In his new book, Jesse Helms admits he was wrong about AIDS back when he thought it was just a gay thing. He came to see the light thanks to his “friends”, who (he says) include Bono. Now, there’s a pairing I didn’t expect to see, like, ever.
But Jesse can’t quite erase his racist past, try as he might:
"I did not advocate segregation, and I did not advocate aggravation,” Helms writes. “By that I mean that I thought it was wrong for people who did not know, and who did not care, about the relationships between neighbors and friends to force their ideas about how communities should work on the people who had built those communities in the first place. I believed right would prevail as people followed their own consciences.”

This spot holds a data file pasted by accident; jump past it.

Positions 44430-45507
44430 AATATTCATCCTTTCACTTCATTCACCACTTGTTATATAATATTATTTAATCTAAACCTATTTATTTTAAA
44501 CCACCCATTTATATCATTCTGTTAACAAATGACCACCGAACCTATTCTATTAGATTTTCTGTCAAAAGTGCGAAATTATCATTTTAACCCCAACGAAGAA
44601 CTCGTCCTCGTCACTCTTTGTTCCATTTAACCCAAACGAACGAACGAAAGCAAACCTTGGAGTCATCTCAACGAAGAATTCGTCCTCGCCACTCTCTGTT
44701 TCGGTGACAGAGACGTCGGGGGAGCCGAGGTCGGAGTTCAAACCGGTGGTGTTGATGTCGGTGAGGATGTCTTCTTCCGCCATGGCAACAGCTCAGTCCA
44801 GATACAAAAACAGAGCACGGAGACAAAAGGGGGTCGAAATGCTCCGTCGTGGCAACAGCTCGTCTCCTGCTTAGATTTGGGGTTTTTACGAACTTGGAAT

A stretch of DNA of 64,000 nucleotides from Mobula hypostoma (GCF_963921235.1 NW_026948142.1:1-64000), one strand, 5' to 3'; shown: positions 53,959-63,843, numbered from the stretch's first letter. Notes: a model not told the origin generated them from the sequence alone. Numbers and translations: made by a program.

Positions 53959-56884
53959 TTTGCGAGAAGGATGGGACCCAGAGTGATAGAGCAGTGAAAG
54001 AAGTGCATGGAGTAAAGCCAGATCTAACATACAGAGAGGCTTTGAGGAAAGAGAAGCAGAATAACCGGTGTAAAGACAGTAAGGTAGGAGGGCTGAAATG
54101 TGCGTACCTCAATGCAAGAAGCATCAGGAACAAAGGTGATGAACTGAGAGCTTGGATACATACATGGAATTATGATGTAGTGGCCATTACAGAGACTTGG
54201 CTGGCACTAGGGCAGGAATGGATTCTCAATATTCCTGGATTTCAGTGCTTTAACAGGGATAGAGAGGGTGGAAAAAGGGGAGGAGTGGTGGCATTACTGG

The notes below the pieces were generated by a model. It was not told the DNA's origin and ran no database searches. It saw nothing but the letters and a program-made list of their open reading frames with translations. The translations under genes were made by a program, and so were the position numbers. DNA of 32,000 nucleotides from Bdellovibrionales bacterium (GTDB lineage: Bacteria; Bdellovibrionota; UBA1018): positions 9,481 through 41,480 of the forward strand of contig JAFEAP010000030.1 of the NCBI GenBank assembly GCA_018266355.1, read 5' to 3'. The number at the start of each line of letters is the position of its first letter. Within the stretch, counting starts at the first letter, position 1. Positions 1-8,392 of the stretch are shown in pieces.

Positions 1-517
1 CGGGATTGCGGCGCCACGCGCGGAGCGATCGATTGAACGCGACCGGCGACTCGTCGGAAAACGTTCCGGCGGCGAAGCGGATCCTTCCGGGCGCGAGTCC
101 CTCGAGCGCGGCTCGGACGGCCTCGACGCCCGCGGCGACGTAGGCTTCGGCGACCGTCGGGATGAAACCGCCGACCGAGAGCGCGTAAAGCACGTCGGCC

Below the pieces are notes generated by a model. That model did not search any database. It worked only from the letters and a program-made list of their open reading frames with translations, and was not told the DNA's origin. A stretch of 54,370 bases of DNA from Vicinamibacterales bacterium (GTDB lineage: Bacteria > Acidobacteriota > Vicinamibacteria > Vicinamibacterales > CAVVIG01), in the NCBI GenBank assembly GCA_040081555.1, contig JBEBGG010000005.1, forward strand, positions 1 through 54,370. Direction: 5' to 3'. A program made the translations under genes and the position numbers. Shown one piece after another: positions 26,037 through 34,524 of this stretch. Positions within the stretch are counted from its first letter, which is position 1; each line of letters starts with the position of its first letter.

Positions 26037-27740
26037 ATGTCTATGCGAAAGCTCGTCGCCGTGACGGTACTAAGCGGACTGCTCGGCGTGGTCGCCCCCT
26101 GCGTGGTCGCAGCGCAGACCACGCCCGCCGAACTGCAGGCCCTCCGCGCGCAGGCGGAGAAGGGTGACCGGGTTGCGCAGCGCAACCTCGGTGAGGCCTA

He added: “We will never know how integration might have been achieved in neighborhoods across our land, because the opportunity was snatched away by outside agitators who had their own agendas to advance. We certainly do know the price paid by the stirring of hatred, the encouragement of violence, the suspicion and distrust. We do know that too many lives were lost, businesses were destroyed, millions of dollars were diverted from books and teachers to support the cost of buses and gasoline. We do know that turning our public schools into social laboratories almost destroyed them."
See? He wasn’t against segregation; he just thought that it should have been done by the local Southern white people. And those mean Northern outside agitators came and “snatched away” the opportunity for all those rednecks, who were apparently chomping at the bit to desegregate.
Jeez. Anyone buy that? I can smell the cognitive dissonance from here.